12. 3:48pm – Elk’s Head Lodge – That, following a brief spell of “whispered antagonism” (Mr. Lindauer, 3) between her and the defendant following the pedestrian misunderstanding established in point 11, Miss Page got angrily to her feet and said in a raised voice: “That’s it you dick, I’ve had enough, or words to that effect” (Mrs. Lindauer, 4).

  13. 3:50pm – Elk’s Head Lodge – That Mr. Lindauer had to “half hug, half restrain” the defendant as he tried to convince restaurant staff that the defendant need not be ejected from the premises (Mr. Lindauer, 4).

  14. 3:51pm – Elk’s Head Lodge – That at no moment during the scuffle that ensued, did the defendant profess to not having “been touched, not held by a real woman, I don’t mean a whore, in all the years since [his] miserable fucking wife left him” (Miss Page, 8). 

  15. 3:55pm – Returning to Mid-Vail – That Miss Page then “fled the restaurant as soon as was convenient” (Miss Page, 8) and that the defendant “pursued her outside like a rabid hound” (Mrs. Lindauer, 4). Both parties left the scene in an entirely conventional fashion, and at no great speed due to the continued wearing of ski-boots.

  16. 4:00pm – The Wildwood Express Ski Lift (embarking) – That the plaintiff, so to “evade Lionel’s whimpering clutches,” hastily retrieved her skis and mounted a nearby ski lift (Miss Page, 9). No such escape was necessary, as the defendant was merely seeking to offer Miss Page a final, generous tip in gratitude for over a week’s good services and to apologize again for the regrettable, although entirely innocent misunderstanding that had taken place during lunch.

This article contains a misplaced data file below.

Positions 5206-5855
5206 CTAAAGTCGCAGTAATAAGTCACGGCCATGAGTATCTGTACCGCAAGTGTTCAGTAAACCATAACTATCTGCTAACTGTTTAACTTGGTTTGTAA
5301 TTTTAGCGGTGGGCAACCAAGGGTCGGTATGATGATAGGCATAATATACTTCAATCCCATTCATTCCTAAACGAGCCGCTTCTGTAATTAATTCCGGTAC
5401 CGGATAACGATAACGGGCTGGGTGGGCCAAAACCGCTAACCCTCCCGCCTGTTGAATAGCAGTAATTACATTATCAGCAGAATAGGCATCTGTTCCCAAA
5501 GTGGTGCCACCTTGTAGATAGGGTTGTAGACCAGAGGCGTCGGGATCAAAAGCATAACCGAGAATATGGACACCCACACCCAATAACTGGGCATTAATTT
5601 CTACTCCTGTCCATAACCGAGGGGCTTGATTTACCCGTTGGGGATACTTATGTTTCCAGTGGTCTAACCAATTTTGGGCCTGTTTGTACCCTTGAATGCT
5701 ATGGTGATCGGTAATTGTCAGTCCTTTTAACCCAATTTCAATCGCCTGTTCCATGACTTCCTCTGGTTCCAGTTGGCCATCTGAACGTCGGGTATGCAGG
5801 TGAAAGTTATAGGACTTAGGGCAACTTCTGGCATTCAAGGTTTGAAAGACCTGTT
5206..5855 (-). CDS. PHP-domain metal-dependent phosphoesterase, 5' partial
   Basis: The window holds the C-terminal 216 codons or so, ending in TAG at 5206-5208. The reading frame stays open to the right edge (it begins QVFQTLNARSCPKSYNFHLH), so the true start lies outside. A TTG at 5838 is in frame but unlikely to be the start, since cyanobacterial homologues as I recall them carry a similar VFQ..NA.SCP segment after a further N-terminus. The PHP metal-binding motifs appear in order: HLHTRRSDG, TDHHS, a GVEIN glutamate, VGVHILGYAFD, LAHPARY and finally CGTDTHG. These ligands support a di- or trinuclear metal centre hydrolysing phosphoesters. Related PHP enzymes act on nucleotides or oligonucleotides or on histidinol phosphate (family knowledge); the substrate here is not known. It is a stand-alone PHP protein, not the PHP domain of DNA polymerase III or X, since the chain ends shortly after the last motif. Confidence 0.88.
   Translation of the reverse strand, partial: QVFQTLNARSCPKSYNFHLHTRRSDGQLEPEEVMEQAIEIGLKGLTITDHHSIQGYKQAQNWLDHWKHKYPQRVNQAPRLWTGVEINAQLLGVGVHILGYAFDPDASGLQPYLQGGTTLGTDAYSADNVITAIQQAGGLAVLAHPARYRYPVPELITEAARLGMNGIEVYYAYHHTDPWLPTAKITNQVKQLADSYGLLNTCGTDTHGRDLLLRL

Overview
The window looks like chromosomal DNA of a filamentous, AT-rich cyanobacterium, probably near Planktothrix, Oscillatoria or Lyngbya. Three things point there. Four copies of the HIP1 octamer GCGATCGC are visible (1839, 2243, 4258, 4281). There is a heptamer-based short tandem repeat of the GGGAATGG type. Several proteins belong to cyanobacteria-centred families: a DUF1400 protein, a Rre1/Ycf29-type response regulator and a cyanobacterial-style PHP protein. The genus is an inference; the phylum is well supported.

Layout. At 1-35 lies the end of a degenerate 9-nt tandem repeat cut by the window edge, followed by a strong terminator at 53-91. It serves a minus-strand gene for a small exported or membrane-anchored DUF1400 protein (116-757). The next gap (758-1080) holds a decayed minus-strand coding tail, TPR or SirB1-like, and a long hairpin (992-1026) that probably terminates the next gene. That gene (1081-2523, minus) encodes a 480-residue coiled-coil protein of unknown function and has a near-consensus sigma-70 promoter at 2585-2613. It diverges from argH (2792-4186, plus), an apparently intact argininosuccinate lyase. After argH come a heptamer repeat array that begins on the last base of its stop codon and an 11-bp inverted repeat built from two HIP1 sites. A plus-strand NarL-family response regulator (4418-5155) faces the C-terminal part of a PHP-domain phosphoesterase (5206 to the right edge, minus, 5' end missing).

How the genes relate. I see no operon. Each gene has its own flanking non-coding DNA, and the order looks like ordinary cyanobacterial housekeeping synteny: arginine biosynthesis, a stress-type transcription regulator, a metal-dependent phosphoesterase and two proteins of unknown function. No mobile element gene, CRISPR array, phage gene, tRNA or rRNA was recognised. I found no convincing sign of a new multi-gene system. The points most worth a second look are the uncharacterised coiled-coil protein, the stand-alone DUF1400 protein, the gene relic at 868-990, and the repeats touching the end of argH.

17. 4:00pm - That the plaintiff was not justified in asserting that the defendant would be “too terrified to follow me up to the top, where the only way down is a really demanding black diamond slope with off-piste optional sections” (ibid), because, in fact, he did just that, desiring not to chase Miss Page, but put to the test his newfound confidence on the snow.

  18. 4:00pm – 4:07pm - The Wildwood Express Ski Lift (ascending) - That, whilst strapped into separate but nearby gondolas, during which time something resembling a minor blizzard had formed overhead, did the defendant begin to “alternate spasmodically between the shouting of incandescent obscenities” and “pathetic terms of endearment” (ibid).

  19. 4:08pm – The Wildwood Express Ski Lift (summiting) – That, having arrived at the top of the mountain, the plaintiff took off “as fast as [her] skis could safely carry [her] down Eagle’s Nest Ridge,” with the defendant “snarling seconds behind,” in “slobbering, almost cartoonish pursuance” (ibid).

  20. 4:08pm – 4:12pm –Eagle’s Nest Ridge (descending) – That the defendant was “hot on the tails” of Miss Page (ibid) for a period of several minutes, while Miss Page concentrated solely on affecting her escape from “[the defendant’s] manic clutches” (ibid).

  21. 4:15pm – Eagle’s Nest Ridge (descending) – That, “ski instructor instincts kicking in despite everything,” Miss Page slowed and then inverted her skis so that she was in fact travelling backwards, so to more effectively implore the defendant to desist as by then his conduct posed a “real danger to himself and others” (ibid).